MSHSAA State Swim Notes: Notre Dame senior Nicholas Hux to leave lasting impression

Notre Dame senior swimmer Nicholas Hux congratulates another competitor following their race in the 500 free Thursday at the MSHSAA Class 1 Boys State Swim Finals at the Rec-Plex in St. Peters, Mo.
Tom Davis ~

ST. PETERS, Mo. – Regardless of how Notre Dame senior swimmer Nicholas Hux performs in his final high school meet today, his coach is going to be a bit disappointed.

Not in the swims, but simply because Bulldog coach Joe Graves won’t get to coach Hux any longer.

“It’s impossible to replace Nick Hux,” Graves said following the opening day of the MSHSAA Class 1 Boys State Swim Finals at the Rec-Plex in St. Peters, Mo. Thursday. “As an overall person and some of his swim times; that 500 time he swam today is going to be a tough mark to beat.”

Hux entered the meet with a time of 4:51.95 in the 500 free but dropped nearly five seconds to a time of 4:47.04. He is seeded sixth overall and Graves doesn’t think he’s finished performing well.

“It’s going to go down more (today), I imagine,” Graves said. “He’s locked in.”

Graves talked about Hux’s 50-yard splits throughout his race and how consistent they were.

After the initial 50 yards, which is always faster due to the start, Hux swam between a 28.43 and 29,63 the remainder of the race.

“I know he can hold a high 28 or low 29,” Graves explained. “If he drops a tenth of a second over the course of the race (in every 50 yards), that is another second.”

Hux also lowered his 200 free time from 1:45.36 to 1:43.87, which placed him fifth in today’s finals.

“He is looking very, very strong in everything he swam today,” Graves said. “Tomorrow is going to be good.”

Close, but no consols

Several area swimmers were very close to advancing to today’s competition (the top 16 times qualified for today) but just missed moving on.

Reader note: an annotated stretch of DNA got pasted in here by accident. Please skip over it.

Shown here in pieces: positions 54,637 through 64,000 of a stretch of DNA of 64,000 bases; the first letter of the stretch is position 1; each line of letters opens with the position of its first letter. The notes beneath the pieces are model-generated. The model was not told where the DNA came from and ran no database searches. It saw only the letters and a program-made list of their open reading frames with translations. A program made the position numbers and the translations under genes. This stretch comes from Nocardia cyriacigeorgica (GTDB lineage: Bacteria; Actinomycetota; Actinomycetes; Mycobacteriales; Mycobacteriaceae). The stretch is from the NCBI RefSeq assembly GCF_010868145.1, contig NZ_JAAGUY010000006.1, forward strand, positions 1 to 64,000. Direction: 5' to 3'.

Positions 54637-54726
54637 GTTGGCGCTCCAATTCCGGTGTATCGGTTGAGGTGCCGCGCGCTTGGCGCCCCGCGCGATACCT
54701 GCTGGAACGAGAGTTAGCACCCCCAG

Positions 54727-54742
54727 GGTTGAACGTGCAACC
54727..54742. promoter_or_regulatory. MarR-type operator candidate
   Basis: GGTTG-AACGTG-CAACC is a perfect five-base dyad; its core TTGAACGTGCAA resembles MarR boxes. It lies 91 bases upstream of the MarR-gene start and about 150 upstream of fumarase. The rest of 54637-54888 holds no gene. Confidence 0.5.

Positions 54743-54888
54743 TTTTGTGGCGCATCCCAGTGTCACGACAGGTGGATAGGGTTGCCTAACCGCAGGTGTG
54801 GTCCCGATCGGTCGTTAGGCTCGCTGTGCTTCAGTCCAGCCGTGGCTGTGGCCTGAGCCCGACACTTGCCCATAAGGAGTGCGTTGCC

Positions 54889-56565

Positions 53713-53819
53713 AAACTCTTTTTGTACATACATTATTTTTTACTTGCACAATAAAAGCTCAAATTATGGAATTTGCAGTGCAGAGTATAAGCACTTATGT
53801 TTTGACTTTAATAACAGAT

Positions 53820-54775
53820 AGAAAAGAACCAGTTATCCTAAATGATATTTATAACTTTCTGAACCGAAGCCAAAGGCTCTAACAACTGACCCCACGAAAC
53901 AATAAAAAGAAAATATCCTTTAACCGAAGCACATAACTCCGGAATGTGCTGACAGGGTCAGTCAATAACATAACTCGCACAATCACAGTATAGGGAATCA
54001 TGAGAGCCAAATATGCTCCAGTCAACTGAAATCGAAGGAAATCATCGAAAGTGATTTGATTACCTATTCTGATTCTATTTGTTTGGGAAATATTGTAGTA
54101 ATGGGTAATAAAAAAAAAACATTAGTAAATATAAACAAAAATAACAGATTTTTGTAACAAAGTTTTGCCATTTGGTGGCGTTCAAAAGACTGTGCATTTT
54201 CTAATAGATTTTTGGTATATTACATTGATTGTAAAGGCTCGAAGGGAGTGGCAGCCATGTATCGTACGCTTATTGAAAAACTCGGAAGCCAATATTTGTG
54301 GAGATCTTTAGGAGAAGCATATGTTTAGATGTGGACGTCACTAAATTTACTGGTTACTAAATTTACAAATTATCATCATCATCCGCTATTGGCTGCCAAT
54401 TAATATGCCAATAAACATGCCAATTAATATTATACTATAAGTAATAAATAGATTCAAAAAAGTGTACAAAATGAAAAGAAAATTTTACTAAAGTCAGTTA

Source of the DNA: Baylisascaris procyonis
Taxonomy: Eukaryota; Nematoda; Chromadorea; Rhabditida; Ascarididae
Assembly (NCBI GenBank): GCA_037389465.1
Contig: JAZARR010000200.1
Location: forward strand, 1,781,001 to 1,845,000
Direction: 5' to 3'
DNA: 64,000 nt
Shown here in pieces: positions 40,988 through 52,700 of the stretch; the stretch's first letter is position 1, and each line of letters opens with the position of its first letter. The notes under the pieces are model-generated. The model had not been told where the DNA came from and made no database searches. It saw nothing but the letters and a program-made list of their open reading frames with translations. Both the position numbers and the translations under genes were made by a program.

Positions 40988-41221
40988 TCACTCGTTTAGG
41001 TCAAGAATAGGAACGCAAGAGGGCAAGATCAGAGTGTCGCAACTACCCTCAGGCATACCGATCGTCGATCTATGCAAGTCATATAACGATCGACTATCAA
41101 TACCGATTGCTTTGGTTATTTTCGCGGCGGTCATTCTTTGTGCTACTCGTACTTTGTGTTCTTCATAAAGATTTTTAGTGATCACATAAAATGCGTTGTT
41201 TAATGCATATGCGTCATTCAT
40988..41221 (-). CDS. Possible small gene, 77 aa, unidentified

Cape Girardeau Central senior Ben Steelman lowered his seed time nearly two seconds in the 200 IM event to a 2:06.85 but that was 1.57 seconds from placing 16th.

His classmate and teammate, Josh Glenn, suffered the same fate in the 100 fly.

Glenn swam a time of 56.01 to place 19th, which was .4 seconds slower than Notre Dame sophomore Connor Hux (55.59), who placed 16th.

“We had a couple of seniors that we wanted to see get in somewhere,” Tiger coach Dayna Powell said. “They just missed it. With Ben and Josh, I was hoping. I was pulling for them.”

Notre Dame junior Drew Barber also just missed moving on in the 100 free.

He swam a time of 49.66, which was slower than his seed time and .2 seconds from the 16th spot.

Bulldog senior Joey LeGrand had a gut-wrenching performance in the 100 breast.

He lowered his seed time to an impressive 1:03.20 but was still .04 seconds behind the 16th-place swimmer and finished 17th.

Right behind LeGrand was Steelman, who finished 18th in a time of 1:03.21.

Points count

Cape Central is chasing its fourth consecutive team state championship and will need all the points it can muster. Last year, the Tigers narrowly won the title by 16 points.

Cape Central earned six points in the diving competition, as senior Dylan Jordan placed 12th (earning five points) with a score of 358.10 and junior Hunter Keefer placed 15th (earning two points) with a score of 339.30.

Jackson freshman diver Caleb Burgard took 23rd with a score of 146.00.

Bening to bounce back

Cape Central senior Jacob Bening has a pair of challenges on his agenda today.

After winning the 100 free title in 2017 and the 100 back race in 2018, the Missouri State recruit isn’t the top seed in either entering today’s finals. Bening is seeded second in both.

“I think I’m a little sore,” Bening said following his swims. “I’ve got some nerves going on. (Friday) I’m going to be loose.”

Bening is 1.39 seconds behind Oak Park senior Robbie Hill in the 100 back race.

Hill broke Bening’s Class 1 record time Thursday with a 49.28 swim.

In the 100 free, Bening is .02 behind 2018 champion, Ben Hines, a senior at Nevada.

Bulldogs are on the rise

Notre Dame brought its largest contingent of competitors ever and several of the Bulldog athletes aren’t seniors, so this may be the start of a trend for the program, according to Graves.

“This is kind of the first year for our window,” Graves said. “There have been tons of growth this year. We have guys taking the sport in the right way, which is really encouraging to see.”

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